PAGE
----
I am a Fellow of both the Higher Education Academy and the Royal Historical Society and my main area of research is the social and cultural history of medicine and surgery in late eighteenth- and nineteenth-century Britain but I teach more broadly in the field of modern British history. Before coming to Roehampton I studied at the Universities of York and London and worked at the Universities of Kent and Manchester. When not teaching or researching I spend much of my time cycling, walking or enjoying the bounteous privilege of supporting Leyton Orient Football Club.
BA (Hons) in History - University of York (1998)
MSc and DIC in the History of Science, Technology and Medicine - University of London (1999)
PhD in History - University of York (2004)
I specialise in the social and cultural history of late eighteenth- and nineteenth-century British medicine and surgery. I am particularly interested in the cultures, ideologies and politics of the British medical profession. My first book, Performing Medicine, explores the transformation of British medicine from a late eighteenth-century culture of polite sociability, civic inclusivity and intellectual liberality to a nineteenth-century model of disciplinary exclusivity, social utility and collective professional self-identification. In my other published work I have built upon these established research interests, exploring such issues as public health and the gendered identities of medical practitioners. My most recent published article, for example, examines cultures of libel within early nineteenth-century medical reform and their relationship to the stylistics of radical political expression. In addition to my specific interests in the history of medicine, I am also interested in a range of social and cultural historical topics, including the relationships between war and gender and I have recently undertaken research into the impact of military technology on conceptions of martial masculinities in the age of New Imperialism.
I have recently been awarded a Wellcome Trust Investigator Award for a project entitled 'A Theatre of Emotions: The Affective Landscape of Nineteenth-Century British Surgery'. This four year project will run from September 2016 and will explore the place of emotion within the practice, politics and representation of nineteenth-century surgery. Before the advent of anaesthetics in the 1840s, surgical operations were conducted with little or no pain relief and were attended with great suffering and emotional distress. It has generally been assumed that in order to cope with such challenges, surgeons developed a culture of dispassion and emotional detachment. As this project will demonstrate, however, the reality was both more complex and more interesting than this. The operating theatre could play host to a wide range of emotional states from fear and anxiety to pity, sympathy and anger. Encompassing both civil and military worlds, this project will consider how emotion structured relationships between surgeons and their patients, how it shaped surgeons' public performances, identities and reputations and how pain and suffering came to function as powerful tools for social, medical and political reform. It will also consider whether the emotional world of surgery was reshaped by the routine anaesthetization of the patient and whether the increasingly detached and technologized world of modern surgical practice can learn anything from the affective experiences of the past.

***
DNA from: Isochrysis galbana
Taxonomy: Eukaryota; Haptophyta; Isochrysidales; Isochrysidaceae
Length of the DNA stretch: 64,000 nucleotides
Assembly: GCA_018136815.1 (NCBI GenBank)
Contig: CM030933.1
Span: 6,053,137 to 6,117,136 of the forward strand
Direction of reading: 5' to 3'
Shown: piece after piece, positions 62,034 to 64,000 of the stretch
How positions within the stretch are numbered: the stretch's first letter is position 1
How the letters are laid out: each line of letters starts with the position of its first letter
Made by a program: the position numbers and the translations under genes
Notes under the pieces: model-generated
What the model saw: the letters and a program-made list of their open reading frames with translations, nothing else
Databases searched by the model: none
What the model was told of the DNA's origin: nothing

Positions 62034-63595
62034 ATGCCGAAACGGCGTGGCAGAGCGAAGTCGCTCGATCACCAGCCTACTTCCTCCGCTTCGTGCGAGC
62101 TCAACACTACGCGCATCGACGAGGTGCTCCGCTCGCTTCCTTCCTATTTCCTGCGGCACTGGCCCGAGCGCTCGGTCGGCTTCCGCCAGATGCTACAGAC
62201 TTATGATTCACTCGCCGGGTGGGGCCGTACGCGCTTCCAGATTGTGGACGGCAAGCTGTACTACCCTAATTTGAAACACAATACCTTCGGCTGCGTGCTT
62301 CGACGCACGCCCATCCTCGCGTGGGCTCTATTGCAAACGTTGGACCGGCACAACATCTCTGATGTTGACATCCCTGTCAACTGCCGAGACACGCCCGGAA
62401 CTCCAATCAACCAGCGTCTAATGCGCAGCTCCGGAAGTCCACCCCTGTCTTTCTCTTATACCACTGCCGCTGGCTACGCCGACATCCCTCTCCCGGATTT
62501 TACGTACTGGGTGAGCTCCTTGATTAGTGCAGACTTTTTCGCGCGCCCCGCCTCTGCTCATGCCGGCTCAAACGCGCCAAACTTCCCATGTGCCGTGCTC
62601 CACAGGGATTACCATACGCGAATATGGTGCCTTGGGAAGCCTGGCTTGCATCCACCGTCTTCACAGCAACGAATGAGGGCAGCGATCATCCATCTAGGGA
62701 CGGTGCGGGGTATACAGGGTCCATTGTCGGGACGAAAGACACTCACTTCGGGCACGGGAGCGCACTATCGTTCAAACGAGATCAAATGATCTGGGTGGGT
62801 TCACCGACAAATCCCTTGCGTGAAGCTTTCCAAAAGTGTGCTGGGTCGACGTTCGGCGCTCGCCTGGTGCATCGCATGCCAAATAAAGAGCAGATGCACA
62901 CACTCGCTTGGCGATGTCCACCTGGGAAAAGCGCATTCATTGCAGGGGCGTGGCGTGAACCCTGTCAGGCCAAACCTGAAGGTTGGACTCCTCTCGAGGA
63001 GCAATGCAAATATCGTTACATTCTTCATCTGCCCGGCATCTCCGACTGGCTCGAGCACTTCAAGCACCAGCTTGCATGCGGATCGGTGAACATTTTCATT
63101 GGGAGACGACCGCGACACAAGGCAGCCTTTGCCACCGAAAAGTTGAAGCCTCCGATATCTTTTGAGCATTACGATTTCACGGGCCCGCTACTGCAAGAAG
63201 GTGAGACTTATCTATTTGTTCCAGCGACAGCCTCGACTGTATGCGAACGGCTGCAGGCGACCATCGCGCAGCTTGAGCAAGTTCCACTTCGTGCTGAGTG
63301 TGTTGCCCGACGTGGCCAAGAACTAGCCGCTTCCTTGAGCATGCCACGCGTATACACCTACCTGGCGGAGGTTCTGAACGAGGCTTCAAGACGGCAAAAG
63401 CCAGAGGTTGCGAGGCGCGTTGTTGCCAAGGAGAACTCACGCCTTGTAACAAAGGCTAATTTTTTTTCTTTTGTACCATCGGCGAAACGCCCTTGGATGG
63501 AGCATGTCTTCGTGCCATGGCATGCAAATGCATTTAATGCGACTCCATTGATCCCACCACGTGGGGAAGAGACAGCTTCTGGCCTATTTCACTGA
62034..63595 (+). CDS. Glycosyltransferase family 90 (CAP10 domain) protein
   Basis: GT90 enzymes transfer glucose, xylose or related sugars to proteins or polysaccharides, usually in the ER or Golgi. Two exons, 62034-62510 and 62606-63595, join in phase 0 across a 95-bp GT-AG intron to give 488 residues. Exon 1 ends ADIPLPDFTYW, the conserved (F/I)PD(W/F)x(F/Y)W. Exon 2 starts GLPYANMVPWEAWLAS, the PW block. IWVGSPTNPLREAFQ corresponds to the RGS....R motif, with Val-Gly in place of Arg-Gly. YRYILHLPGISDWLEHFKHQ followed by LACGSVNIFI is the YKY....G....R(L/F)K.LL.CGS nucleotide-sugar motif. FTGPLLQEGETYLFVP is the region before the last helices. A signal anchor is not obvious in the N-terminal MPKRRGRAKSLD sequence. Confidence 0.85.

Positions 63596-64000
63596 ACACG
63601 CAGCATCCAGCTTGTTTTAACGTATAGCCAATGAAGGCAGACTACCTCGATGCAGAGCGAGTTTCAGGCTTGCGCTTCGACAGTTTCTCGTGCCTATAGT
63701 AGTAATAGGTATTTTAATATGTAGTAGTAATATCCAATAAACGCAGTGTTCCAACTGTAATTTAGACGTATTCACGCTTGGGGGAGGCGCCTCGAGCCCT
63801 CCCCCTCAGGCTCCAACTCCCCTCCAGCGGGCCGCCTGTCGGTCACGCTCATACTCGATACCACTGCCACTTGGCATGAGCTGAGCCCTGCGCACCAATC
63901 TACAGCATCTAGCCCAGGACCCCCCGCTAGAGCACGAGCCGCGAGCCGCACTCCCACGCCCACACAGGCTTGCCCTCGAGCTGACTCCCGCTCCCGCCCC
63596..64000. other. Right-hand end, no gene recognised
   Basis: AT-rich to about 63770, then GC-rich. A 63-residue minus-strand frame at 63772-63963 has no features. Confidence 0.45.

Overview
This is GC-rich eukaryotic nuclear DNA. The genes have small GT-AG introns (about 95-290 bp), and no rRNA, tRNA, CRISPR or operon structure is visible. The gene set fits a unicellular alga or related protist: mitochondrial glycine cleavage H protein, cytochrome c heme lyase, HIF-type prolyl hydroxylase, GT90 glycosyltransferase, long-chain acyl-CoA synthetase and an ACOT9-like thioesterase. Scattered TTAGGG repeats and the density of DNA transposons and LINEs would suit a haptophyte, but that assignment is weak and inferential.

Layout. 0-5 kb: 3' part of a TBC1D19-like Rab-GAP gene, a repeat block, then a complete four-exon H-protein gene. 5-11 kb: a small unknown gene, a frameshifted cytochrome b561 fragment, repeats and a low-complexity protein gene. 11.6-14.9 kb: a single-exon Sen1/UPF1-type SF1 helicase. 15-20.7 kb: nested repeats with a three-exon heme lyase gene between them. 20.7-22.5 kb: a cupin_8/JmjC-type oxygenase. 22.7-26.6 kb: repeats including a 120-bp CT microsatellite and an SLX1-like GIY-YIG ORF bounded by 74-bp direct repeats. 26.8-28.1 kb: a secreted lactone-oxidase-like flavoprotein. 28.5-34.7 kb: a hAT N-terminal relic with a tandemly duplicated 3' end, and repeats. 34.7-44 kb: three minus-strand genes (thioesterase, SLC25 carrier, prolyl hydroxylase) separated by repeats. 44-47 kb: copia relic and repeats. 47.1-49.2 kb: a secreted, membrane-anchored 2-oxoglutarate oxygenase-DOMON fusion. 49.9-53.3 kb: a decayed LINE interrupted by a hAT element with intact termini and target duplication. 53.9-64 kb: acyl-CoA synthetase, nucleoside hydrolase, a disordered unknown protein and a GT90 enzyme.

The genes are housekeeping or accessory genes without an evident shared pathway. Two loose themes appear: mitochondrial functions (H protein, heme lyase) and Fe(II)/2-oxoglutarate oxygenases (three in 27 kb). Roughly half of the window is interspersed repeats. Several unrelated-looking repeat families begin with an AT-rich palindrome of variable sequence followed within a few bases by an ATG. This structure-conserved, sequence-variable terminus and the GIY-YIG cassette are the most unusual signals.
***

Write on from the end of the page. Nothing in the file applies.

My undergraduate teaching is mostly focussed on nineteenth- and twentieth-century British history. Modules include:
HSA020N240A - British Society in War and Peace, 1880-1950
HSA020X347S - Mind, Body and the Challenge of Modernity, 1800-1918
HSA020X342A - Themes in Post-War British Politics, Society and Culture
At postgraduate level I offer an MA module on the politics of medicine and health from cholera to the NHS and undertake supervision of MPhils and PhDs
I welcome inquiries from anyone interested in the history of medicine and the body in the late Georgian and Victorian periods.